(the AIPRA). The AIPRA has changed the way trusts are distributed among
heirs if a decedent dies without a will. In certain situations where a
decedent dies without a will, the AIPRA allows either (1.) any co-owner
of a federally allocated parcel of land or (2.) any tribal government
to petition to purchase the decedent's interest in that tribal land
before the land is transferred to any heir. As a result, even a valid family
heir to tribal land will be unable to contest the sale of their family's
property to a third party. A valid and appropriately drafted will, however,
can prevent the application of the AIRPA's petition provisions, ensuring
that ownership of land passes as the decedent would have intended.
Advanced Estate Planning Can Avoid the Application of the "Single
Eligible Heir Rule"
Even a Native American family with the foresight to draft a will faces
some unique challenges to ensure that its terms will not be invalided
as a result of federal restrictions pertaining to the devise of Indian land.
One such restriction is the "single eligible heir rule" of the
AIPRA. In part meant to reverse the increasing "fractionalization"
of Native American land resulting from the General Allotment Act of 1887,
the "single eligible heir rule" provides that without a valid
will, any interest in trust land can be inherited only by a "single
eligible heir" - the oldest surviving eligible child, grandchild,
or great grandchild of the deceased. (If there is no surviving heir, the
tribe will take ownership.)
This result can sometimes engender disputes among children and is in contrast
to state law applicable to non-Indians, which divides land equally among
all children of the deceased (after provisions have been made for the
spouse of the deceased).
A well-drafted will can circumvent the application of the "single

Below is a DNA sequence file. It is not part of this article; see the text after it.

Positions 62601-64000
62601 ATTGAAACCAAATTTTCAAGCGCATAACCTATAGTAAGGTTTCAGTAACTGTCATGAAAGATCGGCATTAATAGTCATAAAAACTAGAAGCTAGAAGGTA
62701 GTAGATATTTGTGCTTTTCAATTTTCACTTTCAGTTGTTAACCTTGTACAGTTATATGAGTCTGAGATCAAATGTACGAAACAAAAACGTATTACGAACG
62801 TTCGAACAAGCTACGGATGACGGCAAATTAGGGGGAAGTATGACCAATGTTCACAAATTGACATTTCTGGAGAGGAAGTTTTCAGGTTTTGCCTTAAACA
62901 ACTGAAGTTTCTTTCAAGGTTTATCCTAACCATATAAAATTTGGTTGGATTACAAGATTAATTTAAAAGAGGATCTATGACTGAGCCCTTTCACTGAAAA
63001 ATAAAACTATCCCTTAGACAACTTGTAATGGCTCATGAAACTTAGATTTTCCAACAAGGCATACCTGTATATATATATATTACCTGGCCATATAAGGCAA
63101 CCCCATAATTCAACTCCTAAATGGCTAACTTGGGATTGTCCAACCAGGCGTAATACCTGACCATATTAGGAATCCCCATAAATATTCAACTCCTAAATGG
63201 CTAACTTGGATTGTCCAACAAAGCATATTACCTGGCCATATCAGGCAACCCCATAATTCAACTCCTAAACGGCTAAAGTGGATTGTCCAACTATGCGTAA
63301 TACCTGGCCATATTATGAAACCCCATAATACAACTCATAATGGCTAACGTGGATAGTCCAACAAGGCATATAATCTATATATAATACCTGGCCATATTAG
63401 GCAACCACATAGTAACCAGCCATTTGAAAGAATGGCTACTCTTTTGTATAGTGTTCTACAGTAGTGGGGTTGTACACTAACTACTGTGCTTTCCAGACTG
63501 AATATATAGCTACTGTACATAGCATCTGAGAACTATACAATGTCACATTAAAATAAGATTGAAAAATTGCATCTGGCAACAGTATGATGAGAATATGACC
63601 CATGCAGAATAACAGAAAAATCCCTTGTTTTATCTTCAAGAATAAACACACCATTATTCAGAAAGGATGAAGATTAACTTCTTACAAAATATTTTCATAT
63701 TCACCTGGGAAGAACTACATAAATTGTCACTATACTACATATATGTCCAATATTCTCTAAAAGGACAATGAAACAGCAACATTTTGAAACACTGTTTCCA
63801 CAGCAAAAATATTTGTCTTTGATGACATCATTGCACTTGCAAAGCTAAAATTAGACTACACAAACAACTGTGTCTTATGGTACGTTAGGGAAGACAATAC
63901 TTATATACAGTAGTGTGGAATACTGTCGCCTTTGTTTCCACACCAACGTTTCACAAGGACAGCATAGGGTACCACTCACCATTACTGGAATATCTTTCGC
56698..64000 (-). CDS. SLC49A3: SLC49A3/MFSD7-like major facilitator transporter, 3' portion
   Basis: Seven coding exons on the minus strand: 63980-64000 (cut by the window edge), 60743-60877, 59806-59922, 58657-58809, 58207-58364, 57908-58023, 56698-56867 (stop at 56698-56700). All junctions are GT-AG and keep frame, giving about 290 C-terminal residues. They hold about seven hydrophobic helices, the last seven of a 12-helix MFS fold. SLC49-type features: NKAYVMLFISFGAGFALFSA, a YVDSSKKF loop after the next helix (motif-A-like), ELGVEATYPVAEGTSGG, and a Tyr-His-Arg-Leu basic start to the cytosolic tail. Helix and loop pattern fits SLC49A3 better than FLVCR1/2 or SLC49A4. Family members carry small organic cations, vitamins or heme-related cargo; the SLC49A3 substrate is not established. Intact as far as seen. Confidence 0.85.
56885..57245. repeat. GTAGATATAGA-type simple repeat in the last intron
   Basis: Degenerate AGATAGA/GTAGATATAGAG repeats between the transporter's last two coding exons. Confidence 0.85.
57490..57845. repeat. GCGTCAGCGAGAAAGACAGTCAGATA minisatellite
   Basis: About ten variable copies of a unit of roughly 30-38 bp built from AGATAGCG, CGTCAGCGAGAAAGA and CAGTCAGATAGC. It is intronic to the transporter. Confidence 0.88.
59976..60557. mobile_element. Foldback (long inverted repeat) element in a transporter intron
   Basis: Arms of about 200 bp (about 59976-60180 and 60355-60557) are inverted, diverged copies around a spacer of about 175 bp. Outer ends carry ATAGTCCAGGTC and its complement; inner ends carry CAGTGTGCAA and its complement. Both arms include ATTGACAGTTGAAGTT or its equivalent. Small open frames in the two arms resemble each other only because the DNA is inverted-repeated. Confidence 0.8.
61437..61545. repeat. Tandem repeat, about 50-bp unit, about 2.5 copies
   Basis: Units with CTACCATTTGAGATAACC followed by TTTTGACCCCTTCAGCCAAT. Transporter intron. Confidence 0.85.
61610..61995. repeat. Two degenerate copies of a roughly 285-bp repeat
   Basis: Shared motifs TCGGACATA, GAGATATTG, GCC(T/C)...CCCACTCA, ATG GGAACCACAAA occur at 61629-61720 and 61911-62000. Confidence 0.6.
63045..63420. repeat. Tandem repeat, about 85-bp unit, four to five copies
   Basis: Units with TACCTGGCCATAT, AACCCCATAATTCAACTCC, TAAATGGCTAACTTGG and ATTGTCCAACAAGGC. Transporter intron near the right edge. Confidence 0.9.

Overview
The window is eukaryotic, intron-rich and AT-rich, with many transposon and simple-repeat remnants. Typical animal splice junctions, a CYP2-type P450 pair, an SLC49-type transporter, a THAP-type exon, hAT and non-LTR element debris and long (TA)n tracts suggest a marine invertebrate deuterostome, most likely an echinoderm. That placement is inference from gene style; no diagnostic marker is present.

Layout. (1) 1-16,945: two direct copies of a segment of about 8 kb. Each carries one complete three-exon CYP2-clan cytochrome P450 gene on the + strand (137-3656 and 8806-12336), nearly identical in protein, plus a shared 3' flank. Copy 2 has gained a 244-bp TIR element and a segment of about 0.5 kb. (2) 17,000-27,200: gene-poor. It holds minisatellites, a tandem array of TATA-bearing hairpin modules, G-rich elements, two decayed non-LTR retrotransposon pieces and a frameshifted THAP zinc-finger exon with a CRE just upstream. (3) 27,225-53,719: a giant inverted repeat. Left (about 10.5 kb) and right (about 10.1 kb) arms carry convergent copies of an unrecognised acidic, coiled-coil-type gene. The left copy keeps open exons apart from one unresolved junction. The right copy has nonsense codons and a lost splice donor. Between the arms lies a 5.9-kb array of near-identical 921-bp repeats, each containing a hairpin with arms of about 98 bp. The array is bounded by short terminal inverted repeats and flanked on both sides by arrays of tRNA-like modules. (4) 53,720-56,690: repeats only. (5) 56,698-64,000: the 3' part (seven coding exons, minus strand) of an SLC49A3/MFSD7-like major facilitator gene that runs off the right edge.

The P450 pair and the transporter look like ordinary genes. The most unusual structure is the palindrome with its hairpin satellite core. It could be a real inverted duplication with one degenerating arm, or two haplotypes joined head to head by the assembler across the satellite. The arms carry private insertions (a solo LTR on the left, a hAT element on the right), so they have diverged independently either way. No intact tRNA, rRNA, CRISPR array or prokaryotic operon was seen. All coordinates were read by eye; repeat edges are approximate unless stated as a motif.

eligible heir rule" and allows tribal members to devise their land
to any heir and in any percentage that they choose.
A "Gift Deed" Can Provide Native American Families Some of the
Benefits of a Living Trust
For many families, placing assets in a "living trust," as opposed
to the use of a last will and testament, is a superior estate planning
option. Because many parcels of Indian land are already held in trust
by the federal government, however, Native American families face an additional
hurdle when seeking to gain some of the benefits of a "living trust."
Such families might instead transfer trust property through a "gift
deed" to achieve a similar result.
A "gift deed," if submitted to and approved by the BIA, can be
used to transfer trust property to an heir while avoiding the risks associated
with the use of a last will and testament, as well as taking advantage
of some of the financial benefits of a living trust. These benefits include:
avoiding the probate process, keeping estate planning private, preserving
eligibility for government benefits, and providing a number of potential
Above are only a few of the unique rules applicable to Native American
wills and trusts that Indian families should take into account as they
consider their estate planning options. As these examples illustrate,
Native American families face a number of challenges when seeking to ensure
that their estates are appropriately cared for and distributed upon the
death of a family member.
To ensure that your family has an effective estate plan in place that will
comply with all relevant federal law, consider reading more about estate
planning or contact a McKinley Irvin family lawyer.